Fire destroys landmark hotel in Myanmar’s largest city

Above, firefighters work at the scene of a fire at Kandawgyi Palace hotel in Yangon early on October 19, 2017. (AFP)
Updated 19 October 2017
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Fire destroys landmark hotel in Myanmar’s largest city

YANGON: One person was injured in a massive fire that destroyed one of Yangon’s best-known hotels on Thursday, sending clouds of dark smoke billowing over the center of Myanmar’s largest city and triggering an hours-long battle to put out the flames.
It was not immediately clear what caused the fire, which broke out around 3:20am at the teak-and-stone Kandawgyi Palace Hotel overlooking a picturesque inner-city lake, authorities told Reuters.
There were no fatalities and only one Chinese citizen was injured, said Yangon police colonel Myint Htwe.
The fire had been mostly extinguished by 7am and guests have been shifted to nearby hotels.
The hotel is owned by Htoo Group, chaired by business tycoon Tay Za, who until last year was on the list of United States sanctions for his close links to Myanmar’s former military regime.
Myanmar’s civilian-led government, helmed by Nobel laureate and former dissident Aung San Suu Kyi, is grappling with the aftermath of a harsh military crackdown that has driven out more than 500,000 of the country’s Rohingya Muslim minority.


Kremlin laments US ‘unpredictability’ under Trump

Updated 14 November 2018
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Kremlin laments US ‘unpredictability’ under Trump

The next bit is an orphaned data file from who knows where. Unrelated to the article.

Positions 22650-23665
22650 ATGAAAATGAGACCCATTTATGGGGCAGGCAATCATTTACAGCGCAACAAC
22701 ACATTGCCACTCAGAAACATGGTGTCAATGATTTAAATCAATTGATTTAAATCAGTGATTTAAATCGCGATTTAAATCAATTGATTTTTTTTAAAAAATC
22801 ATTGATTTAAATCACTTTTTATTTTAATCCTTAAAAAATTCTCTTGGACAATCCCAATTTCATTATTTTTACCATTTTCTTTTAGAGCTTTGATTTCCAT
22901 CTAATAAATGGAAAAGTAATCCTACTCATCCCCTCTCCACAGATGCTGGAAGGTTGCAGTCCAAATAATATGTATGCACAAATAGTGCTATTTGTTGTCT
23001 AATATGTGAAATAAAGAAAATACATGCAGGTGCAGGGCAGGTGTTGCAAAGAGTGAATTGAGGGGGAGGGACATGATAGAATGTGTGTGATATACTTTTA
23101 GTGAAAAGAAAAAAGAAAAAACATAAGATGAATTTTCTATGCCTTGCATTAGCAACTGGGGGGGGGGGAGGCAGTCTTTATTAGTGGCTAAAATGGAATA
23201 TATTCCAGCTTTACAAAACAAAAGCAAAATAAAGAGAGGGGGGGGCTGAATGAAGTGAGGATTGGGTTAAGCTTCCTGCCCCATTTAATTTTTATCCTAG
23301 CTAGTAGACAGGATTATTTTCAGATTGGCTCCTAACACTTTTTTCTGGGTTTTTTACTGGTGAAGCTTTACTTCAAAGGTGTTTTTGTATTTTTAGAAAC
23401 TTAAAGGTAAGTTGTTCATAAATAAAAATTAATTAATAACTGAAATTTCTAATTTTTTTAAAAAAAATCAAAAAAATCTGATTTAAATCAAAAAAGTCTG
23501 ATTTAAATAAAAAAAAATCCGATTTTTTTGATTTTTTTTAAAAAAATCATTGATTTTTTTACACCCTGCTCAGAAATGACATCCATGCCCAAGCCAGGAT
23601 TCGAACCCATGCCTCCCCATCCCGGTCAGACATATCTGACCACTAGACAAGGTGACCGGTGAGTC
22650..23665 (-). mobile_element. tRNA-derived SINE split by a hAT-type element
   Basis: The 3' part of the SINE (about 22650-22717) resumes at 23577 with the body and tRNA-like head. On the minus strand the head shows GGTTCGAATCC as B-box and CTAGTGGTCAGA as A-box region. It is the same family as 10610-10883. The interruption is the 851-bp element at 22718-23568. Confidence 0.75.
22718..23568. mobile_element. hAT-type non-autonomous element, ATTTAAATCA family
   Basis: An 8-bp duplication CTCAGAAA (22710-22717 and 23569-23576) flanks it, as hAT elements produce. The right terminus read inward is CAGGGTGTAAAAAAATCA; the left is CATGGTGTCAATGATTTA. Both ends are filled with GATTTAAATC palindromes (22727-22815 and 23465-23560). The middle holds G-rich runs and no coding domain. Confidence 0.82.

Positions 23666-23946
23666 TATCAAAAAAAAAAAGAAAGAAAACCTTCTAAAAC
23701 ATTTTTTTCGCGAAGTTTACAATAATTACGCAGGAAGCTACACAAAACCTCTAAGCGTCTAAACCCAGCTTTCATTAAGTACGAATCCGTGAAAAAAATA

• Peskov’s comments come two weeks ahead of a slated face-to-face between President Donald Trump and Putin at a G20 summit in Argentina
  • Relations between the two countries have hit new lows with American officials planning to roll out fresh sanctions against Moscow

SINGAPORE: The Kremlin hit out Wednesday at the “unpredictability” of the United States under the Trump administration, saying it was causing “deep global concern.”
“The fact that America has become unpredictable lately is no secret to anyone,” Kremlin spokesman Dmitry Peskov told Dozhd TV during a visit by President Vladimir Putin to a regional summit in Singapore.
“Such unpredictability from the largest country, the most powerful economy in the world, is the subject of deep global concern,” he added.
Peskov’s comments come two weeks ahead of a slated face-to-face between President Donald Trump and Putin at a G20 summit in Argentina.
Relations between the two countries have hit new lows with American officials planning to roll out fresh sanctions against Moscow in response to the botched poisoning of former Russian spy Sergei Skripal in Britain.
Western governments have accused Russia of being behind the plot which saw Skripal and his daughter poisoned with a nerve agent. Two British citizens were also poisoned, one of whom died.
Moscow has denied being behind the brazen hit and has condemned efforts to sanction it over the incident.
“We do not recognize these unilateral restrictions... and we consider them illegitimate,” Peskov said of the threatened sanctions, adding they would only “further complicate” Russia-US relations.
World leaders are currently meeting in Singapore, which is hosting the annual Association of Southeast Asian Nations (ASEAN) summit.
Trump is not at the gathering and has sent Vice President Mike Pence instead.
Peskov said “no separate meeting” was currently planned between Putin and Pence. But he added that there was no need for a face-to-face given Trump and Putin will soon meet in Buenos Aires.